Notice that the targets for both b and ba are specified the same way in assembly language, despite the fact that they are coded differently in the instruction. The assembler and linker take care of converting the target address into a relative or absolute address for you.

Conditional branching

Comparing registers

The cmp instruction is used to compare registers with other registers or immediate operands, and set the appropriate status bits in the condition register. By default, fixed-point compare instructions use cr0 to store the result, but the field can also be specified as an optional first operand. Compare instructions are written as in Listing 3:

Listing 3. Examples of compare instructions
#Compare register 3 and register 4 as doublewords (64 bits)
cmpd 3, 4

#Compare register 5 and register 10 as unsigned doublewords (64 bits)
cmpld 5, 10

#Compare register 6 with the number 12 as words (32 bits)
cmpwi 6, 12

#Compare register 30 and register 31 as doublewords (64 bits)
#and store the result in cr4
cmpd cr4, 30, 31

As you can see, the d specifies the operands as doublewords while the w specifies the operands as words. The i indicates that the last operand is an immediate value instead of a register, and the l tells the processor to do unsigned (also called logical) comparisons instead of signed comparisons.

Each of these instructions set the appropriate bits in the condition register (as outlined earlier in the article), which can then be used by a conditional branch instruction.

Basics of conditional branching

Conditional branches are a lot more flexible than unconditional branches, but it comes at a cost of branchable distance. Conditional branches use the B-Form instruction format:

The B-Form instruction format

Bits 0-5


Bits 6-10

Specifies the options used regarding how the bit is tested, whether and how the counter register is involved, and any branch prediction hints (called the BO field)

Bits 11-15

Specifies the bit in the condition register to test (called the BI field)

Bits 16-29

Absolute or Relative Address

Bit 30

Addressing Mode -- when set to 0 the specified address is considered a relative address; when set to 1 the address is considered an absolute address

Bit 31

Link Bit -- when set to 1 the link register is set to the address following the current instruction; when set to 0 the link register is not set

As you an see, a full 10 bits are used to specify the branch mode and condition, which limits the address size to only 14 bits (only a 16K range). This is usable for small jumps within a function, but not much else. To conditionally call a function outside of this 16K range, the code would need to do a conditional branch to an instruction containing an unconditional branch to the right location.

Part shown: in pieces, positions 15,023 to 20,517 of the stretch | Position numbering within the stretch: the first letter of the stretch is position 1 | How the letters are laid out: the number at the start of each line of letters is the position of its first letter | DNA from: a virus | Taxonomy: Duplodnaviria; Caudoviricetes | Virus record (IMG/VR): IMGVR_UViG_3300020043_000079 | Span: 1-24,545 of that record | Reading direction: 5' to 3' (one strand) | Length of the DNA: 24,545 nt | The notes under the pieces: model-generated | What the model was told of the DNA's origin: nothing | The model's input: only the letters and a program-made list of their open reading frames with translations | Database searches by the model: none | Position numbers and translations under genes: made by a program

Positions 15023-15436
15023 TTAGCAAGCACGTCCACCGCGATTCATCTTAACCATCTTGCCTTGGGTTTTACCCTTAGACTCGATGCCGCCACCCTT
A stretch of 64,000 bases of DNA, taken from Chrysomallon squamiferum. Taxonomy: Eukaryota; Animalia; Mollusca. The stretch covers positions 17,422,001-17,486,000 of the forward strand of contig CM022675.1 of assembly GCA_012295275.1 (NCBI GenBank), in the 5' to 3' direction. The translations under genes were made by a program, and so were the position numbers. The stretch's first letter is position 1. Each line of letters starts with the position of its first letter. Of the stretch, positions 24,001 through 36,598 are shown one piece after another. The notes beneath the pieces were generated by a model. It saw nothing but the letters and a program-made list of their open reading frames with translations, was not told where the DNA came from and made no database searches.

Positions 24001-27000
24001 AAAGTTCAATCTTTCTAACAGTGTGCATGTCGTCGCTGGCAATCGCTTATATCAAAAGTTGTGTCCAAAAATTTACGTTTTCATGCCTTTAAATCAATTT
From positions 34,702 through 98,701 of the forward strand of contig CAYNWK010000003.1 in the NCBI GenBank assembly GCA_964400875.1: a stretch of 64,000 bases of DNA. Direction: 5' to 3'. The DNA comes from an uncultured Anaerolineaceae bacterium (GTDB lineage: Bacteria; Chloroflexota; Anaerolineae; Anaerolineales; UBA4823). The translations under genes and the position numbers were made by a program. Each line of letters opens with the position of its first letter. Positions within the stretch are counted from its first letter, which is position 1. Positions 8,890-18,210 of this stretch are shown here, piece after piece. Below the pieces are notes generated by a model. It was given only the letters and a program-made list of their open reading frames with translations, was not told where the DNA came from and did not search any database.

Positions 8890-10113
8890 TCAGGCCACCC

The basic forms of the conditional branch look like this:

bc BO, BI, address
bcl BO, BI, address
bca BO, BI, address
bcla BO, BI, address

In this basic form, BO and BI are numbers. Thankfully, we don't have to memorize all the numbers and what they mean. The extended mnemonics (described in the first article) of the PowerPC instruction set come to the rescue again, and we can avoid having to memorize all of the field numbers. Like unconditional branches, appending an l to the instruction name sets the link register and appending an a makes the instruction use absolute addressing instead of relative addressing.

For a simple compare and branch if equal, the basic form (not using the extended mnemonics) looks like this:

Listing 4. Basic form of the conditional branch
#compare register 4 and 5
cmpd 4, 5
#branch if they are equal
bc 12, 2 address

bc stands for "branch conditionally." The 12 (the BO operand) means to branch if the given condition register field is set, with no branch prediction hint, and 2 (the BI operand) is the bit of the condition register to test (it is the equal bit). Now, very few people, especially beginners, are going to be able to remember all of the branch code numbers and condition register bit numbers, nor would it be useful. The extended mnemonics make the code clearer for reading, writing, and debugging.

There are several different ways to specify the extended mnemonics. The way we will concentrate on combines the instruction name and the instruction's BO operand (specifying the mode). The simplest ones are bt and bf. bt branches if the given bit of the condition register is true, and bf branches if the given bit of the condition register is false. In addition, the condition register bit can be specified with mnemonics as well. If you specify 4*cr3+eq this will test bit 2 of cr3 (the 4* is there because each field is four bits wide). The available mnemonics for each bit of the bit fields were given earlier in the description of the condition register. If you only specify the bit without specifying the field, the instruction will default to cr0.

Here are some examples:

Listing 5. Simple conditional branches
#Branch if the equal bit of cr0 is set
bt eq, where_i_want_to_go

#Branch if the equal bit of cr1 is not set
bf 4*cr1+eq, where_i_want_to_go

#Branch if the negative bit (mnemonic is "lt") of cr5 is set
bt 4*cr5+lt, where_i_want_to_go

Another set of extended mnemonics combines the instruction, the BO operand, and the condition bit (but not the field). These use what are more-or-less "traditional" mnemonics for various kinds of common conditional branches. For example, bne my_destination (branch if not equal to my_destination) is equivalent to bf eq, my_destination (branch if the eq bit is false to my_destination). To use a different condition register field with this set of mnemonics, simply specify the field in the operand before the target address, such as bne cr4, my_destination. These are the branch mnemonics following this pattern: blt (less than), ble (less than or equal), beq (equal), bge (greater than or equal), bgt (greater than), bnl (not less than), bne (not equal), bng (not greater than), bso (summary overflow), bns (not summary overflow), bun (unordered - floating point specific), and bnu (not unordered - floating-point specific).